Today I set off from Tokyo to take a one week trip around the south of Japan which will first take me to the old imperial city of Kyoto and then to Nara, Osaka, Kumamoto and Hiroshima. I have to admit I was slightly nervous before leaving my host’s house as this is the first time I will embark on a journey completely on my own. But up until now it turned out everything went fine so far. I will stay in Kyoto for the next few days and then leave for Kumamoto and Hiroshima on the weekend. Both Nara and Osaka are so close that I will make day trips to those cities.
My host and her younger sister were so kind to drive me to Tokyo station so I didn’t have to got through the crowded public transport of Tokyo. Although there is a national holiday today it surely would have been very crowded. When I was dropped of at Tokyo station I searched for the ticket counter to get a reservation. Ravelling with the Japan Rail Pass is very easy as you just have to show it when you enter the platform and then you are fine. If you like, you can get a reservation for a seat on the shinkansen, the world famous bullet train. This works so easy because the long distance train system is also organised like the public transport. There are gates at the train stations which give access to the JR area of the station. Think of London or Paris with those gates where you put in your tickets and enter the platforms. At those points you just show the Rail Pass to the person standing there and you are fine.
So I got myself a reservation for the next shinkansen to Kyoto and entered the platform. It’s devided into the respective doors the train will have. With the reservation you get the information which seat you will have in which car. So you just go to the number which is your car and wait there until the train arrives. People will actually line up there like waiting for the bus. Once you enter the train everything is very comfortable. The seats and the footroom are huge, there are two seats on one, and three seats on the other side with an aisle in the middle. When the train gets going you don’t realize how fast it is. Top speed must be something at around 300 km/h which lets the scenery fly by. In just a mere 2 hours and 45 minutes I reached Kyoto station.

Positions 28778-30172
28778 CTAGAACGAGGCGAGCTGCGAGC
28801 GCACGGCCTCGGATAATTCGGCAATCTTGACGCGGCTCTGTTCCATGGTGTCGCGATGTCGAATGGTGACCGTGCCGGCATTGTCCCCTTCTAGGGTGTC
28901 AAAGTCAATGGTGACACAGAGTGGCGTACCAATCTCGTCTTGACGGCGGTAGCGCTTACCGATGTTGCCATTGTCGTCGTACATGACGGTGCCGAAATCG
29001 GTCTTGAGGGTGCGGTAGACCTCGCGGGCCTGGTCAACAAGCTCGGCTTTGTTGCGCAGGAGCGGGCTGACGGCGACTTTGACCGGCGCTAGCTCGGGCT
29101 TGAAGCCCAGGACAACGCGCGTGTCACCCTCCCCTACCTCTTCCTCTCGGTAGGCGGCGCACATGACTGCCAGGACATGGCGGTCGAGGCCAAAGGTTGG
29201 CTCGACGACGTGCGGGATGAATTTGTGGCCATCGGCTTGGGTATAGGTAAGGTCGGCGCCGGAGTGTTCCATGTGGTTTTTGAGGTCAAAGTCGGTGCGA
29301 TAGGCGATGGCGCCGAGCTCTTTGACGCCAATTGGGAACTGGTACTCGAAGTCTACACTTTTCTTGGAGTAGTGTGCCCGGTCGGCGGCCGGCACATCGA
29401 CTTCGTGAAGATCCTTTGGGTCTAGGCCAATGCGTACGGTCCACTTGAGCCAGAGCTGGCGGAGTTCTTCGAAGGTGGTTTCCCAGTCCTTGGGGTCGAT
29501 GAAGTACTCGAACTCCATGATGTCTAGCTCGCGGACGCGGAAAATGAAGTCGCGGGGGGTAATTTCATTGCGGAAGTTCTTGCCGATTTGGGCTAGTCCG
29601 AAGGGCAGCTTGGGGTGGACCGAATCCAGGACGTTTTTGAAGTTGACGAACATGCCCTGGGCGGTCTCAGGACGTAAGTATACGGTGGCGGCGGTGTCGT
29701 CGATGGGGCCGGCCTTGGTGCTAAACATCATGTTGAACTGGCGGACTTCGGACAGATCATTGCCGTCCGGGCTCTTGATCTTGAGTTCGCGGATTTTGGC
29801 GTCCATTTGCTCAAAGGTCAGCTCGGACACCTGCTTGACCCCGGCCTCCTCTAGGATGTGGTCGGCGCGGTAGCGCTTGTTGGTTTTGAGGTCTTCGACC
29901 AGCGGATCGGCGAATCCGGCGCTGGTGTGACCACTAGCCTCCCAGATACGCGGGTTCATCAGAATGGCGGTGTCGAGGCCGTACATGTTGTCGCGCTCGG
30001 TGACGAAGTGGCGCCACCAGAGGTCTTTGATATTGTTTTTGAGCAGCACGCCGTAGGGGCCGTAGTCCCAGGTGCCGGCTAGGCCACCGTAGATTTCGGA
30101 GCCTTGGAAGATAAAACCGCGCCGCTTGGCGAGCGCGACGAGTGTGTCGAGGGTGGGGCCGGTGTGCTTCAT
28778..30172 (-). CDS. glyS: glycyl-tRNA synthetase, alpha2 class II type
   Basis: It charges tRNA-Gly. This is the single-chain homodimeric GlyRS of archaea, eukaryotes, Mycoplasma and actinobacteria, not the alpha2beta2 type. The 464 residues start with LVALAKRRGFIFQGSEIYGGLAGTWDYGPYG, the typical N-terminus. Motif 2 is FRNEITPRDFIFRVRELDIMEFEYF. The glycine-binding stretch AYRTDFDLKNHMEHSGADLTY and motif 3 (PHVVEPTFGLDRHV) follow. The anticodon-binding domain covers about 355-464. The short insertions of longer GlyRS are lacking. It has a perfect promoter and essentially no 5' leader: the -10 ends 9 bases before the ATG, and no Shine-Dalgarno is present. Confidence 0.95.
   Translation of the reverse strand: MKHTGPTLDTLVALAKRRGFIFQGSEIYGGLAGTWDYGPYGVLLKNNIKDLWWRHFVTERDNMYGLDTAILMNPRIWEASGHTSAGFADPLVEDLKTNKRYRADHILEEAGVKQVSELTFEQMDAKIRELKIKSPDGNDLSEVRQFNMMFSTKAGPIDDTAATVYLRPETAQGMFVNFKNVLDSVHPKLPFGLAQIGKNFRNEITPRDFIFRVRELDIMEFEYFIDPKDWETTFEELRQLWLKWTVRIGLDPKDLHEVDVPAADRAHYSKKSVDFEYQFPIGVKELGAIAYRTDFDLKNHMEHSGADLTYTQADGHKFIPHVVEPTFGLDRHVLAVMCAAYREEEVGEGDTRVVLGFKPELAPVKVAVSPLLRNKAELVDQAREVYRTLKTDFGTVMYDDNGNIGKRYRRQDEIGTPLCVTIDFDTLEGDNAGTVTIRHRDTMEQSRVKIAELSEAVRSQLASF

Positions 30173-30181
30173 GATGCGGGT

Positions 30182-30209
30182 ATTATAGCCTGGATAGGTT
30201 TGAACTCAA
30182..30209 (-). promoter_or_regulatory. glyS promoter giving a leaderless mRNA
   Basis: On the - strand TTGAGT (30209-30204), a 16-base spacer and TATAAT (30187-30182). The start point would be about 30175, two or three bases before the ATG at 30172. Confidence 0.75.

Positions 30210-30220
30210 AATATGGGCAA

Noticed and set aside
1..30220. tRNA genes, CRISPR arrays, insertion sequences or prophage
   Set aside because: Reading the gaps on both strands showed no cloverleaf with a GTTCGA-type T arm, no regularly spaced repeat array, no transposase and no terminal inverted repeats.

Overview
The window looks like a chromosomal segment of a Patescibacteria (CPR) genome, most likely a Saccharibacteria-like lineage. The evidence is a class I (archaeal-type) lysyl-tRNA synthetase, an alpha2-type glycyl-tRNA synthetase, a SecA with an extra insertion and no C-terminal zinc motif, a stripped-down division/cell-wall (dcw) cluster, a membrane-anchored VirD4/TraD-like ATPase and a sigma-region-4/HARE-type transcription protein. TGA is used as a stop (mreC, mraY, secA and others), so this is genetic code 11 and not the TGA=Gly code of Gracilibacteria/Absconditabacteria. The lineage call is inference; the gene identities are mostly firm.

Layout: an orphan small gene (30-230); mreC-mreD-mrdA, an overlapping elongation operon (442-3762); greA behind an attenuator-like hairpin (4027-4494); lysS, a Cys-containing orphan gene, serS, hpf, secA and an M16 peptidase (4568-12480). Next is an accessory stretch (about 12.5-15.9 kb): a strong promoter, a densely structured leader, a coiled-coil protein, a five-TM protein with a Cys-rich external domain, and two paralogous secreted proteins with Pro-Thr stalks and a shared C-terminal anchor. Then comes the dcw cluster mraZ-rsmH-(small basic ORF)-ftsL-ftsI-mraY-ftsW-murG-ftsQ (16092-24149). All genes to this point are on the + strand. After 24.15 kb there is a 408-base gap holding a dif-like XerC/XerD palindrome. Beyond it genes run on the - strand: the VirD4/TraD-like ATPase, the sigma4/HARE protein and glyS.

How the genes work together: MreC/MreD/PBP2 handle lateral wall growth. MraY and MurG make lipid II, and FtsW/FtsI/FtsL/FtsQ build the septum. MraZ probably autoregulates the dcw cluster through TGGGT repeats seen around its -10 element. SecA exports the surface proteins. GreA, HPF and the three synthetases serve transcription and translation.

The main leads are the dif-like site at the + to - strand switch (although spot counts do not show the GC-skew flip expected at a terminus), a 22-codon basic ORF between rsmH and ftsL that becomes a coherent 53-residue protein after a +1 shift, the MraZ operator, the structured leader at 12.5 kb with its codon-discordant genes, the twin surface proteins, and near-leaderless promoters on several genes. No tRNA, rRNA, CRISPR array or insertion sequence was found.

The first difference to Tokyo was the weather as it was even more humid than in the capital. Apart from that the first impression wasn’t that exciting. So I hurried to get a hotel room and ended up at a JR travel agency bureau. The woman there was kind enough to get me a cheap room at a business hotel right next to the station. Unfortunately only after I visited the real tourist information bureau I found out that there were other opportunities which might have been even cheaper. But this way it’s most comfortable for my day trips to Nara and Osaka as I just have to fall out of bed (literally) to get to the train station.
After I left my luggage at the hotel room I left for a small tour of the city (which would take me around 4 hours, all by foot). I got a map at the tourist information and decided to check out a few things around the hotel. I first went straight up north through small and narrow streets. In this Kyoto is completely different from Tokyo. True, Tokyo also has small streets and Kyoto has big ones, but here everything has a slightly different touch to it. As my guidebook told me Kyoto was spared from allied bombings during the 2nd world war and although there are quite a few new buildings the aura of the old and narrow streets still feels very nostalgic and historic. There’s one thing now which at some times ruins the wonderful impression. In Japan cables are not dug into the ground but are going overhead so the whole sky is filled with cable strings, whoever knows what they are good for. I have no idea why that is done, but me and a friend were guessing it might be because of the dangers of earthquakes (which, by the way, I haven’t experienced up until now, knock on wood).